“Pilar is an amazing art teacher who is so passionate and works just incredibly well with kids at all levels,” said Darvel Bell, Damonte Ranch principal. “Her classes are fun, her kids love being in her classes. I recently got to participate in one of her classes where the objective was to connect their art projects to businesses. This included developing a marketing plan and was a great example of how learning applies to the real world.”

Bell said Biller is an amazing teacher to be selected as Nevada Teacher of the Year and will be an incredible voice for educators.

“To select an art teacher speaks volume for the committee’s decision,” he said. “She’s absolutely in the running for teacher of the year.”

Bell said she has students engaged at different levels and connects learning to the real world. Bell also said Churchill County should be proud of both Biller and Leach and what they achieved this year.

“What a celebration for Churchill,” he said, adding Fallon residents should be excited because of this year’s winner and finalist.

Biller’s four years at CCHS — which she called “her job” — set the stage for her professional career. She was involved in choir, theater, yearbook, debate and golf and also worked part time.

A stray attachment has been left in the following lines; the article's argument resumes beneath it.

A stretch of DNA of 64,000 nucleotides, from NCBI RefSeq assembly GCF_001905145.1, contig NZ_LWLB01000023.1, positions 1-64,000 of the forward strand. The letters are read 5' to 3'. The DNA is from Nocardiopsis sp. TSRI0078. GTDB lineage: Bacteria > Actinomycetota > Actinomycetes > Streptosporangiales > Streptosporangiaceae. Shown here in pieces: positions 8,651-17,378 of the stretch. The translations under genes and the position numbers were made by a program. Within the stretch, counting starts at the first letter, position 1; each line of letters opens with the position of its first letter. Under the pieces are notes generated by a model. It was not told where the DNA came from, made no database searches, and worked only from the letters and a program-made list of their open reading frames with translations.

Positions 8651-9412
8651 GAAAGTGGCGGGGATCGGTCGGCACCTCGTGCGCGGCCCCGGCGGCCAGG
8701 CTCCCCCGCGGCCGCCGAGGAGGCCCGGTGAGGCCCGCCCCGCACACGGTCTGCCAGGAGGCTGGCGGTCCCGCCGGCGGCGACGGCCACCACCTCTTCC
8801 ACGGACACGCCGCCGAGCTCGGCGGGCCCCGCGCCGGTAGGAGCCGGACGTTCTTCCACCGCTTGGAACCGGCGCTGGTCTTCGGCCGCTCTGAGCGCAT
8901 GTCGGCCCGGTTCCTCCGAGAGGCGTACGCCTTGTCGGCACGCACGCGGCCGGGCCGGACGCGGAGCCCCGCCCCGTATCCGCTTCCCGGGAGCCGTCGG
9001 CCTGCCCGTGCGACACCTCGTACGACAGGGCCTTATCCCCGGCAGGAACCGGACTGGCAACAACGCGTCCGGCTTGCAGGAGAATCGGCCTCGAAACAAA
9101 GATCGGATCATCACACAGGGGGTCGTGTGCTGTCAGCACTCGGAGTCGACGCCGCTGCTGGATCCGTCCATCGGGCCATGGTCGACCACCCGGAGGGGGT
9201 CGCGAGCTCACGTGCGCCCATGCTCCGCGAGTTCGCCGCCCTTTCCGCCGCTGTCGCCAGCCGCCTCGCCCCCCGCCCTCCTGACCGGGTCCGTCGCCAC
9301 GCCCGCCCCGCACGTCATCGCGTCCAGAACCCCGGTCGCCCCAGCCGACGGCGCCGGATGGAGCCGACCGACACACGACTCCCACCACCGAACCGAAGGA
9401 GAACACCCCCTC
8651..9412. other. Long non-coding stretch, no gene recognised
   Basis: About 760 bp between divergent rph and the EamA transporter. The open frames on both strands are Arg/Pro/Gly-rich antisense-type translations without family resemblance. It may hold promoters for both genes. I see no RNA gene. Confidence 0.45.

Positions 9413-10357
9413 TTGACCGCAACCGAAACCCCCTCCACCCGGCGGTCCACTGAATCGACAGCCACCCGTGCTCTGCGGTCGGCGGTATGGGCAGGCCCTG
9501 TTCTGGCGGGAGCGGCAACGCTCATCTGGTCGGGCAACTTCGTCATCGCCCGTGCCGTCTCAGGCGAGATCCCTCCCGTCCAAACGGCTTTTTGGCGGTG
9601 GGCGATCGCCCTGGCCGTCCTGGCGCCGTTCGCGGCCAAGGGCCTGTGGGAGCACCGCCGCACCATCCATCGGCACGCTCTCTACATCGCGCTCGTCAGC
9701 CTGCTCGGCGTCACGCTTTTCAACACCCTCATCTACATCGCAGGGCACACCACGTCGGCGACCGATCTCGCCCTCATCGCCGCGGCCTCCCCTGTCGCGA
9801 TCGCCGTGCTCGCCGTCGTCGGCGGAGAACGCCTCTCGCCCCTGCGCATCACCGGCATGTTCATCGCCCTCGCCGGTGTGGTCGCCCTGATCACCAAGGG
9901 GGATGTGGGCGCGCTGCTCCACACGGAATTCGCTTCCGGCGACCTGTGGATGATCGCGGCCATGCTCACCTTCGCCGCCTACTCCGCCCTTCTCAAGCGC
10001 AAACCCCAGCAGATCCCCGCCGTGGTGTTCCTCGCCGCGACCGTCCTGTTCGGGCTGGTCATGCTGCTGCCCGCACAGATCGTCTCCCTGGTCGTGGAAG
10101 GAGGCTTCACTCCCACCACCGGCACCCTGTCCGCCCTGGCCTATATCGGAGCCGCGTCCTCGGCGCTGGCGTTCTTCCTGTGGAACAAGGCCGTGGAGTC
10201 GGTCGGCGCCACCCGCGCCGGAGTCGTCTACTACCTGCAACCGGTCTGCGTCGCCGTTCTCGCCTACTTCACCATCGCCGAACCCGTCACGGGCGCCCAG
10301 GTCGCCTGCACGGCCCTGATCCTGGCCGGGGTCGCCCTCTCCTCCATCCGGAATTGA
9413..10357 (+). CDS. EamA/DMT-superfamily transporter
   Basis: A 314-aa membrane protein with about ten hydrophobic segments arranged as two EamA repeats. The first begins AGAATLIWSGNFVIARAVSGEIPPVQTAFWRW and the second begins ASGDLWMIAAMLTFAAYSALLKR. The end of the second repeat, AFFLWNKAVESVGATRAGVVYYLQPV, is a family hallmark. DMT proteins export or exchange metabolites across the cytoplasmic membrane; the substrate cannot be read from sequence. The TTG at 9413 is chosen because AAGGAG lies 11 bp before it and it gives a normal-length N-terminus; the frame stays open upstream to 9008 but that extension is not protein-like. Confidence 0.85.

“The whole community was really supportive and allowed me to try many things and succeed,” she said. “How grateful I am for the support and nurturing while I went to school in Fallon. People there were important in my growing up.”

To this day, Biller said she values her teachers and the education she received in a small community. Biller will now receive consideration for the National Teacher of the Year program run by the Council of Chief State School Officers and national levels.

“The Washoe County School District and our community are fortunate to have incredibly gifted teachers who are truly making a difference,” said Traci Davis, Washoe County School District superintendent. “I am so proud of Pilar Biller and pleased to see her recognized for this prestigious award.”

Leach graduated from CCHS in 1994 where she participated in the Honors School program, National Honor Society, band and debate and also played tennis. She attended the University of Nevada, Reno and has been teaching at Silver Springs for 19 years, most recently as a sixth-grade self-contained teacher at the middle school. After she graduated from UNR, she wanted to remain close to family and had applied to school districts within easy driving distance to Fallon.

The Fallon native first taught music and then math in Silver Springs but then had a desire to teach students in a self-contained classroom. Her principal, Amber Taylor, nominated Leach for Teacher of the Year.

“She goes above the highest expectations,” Taylor said. “She has a nontraditional classroom, free seating arrangement, kids sit where they feel comfortable and it feels more like family unity in the classroom. She also uses standard based grading, and students really have to perform. She meets with every parent every six weeks to talk to about their child.”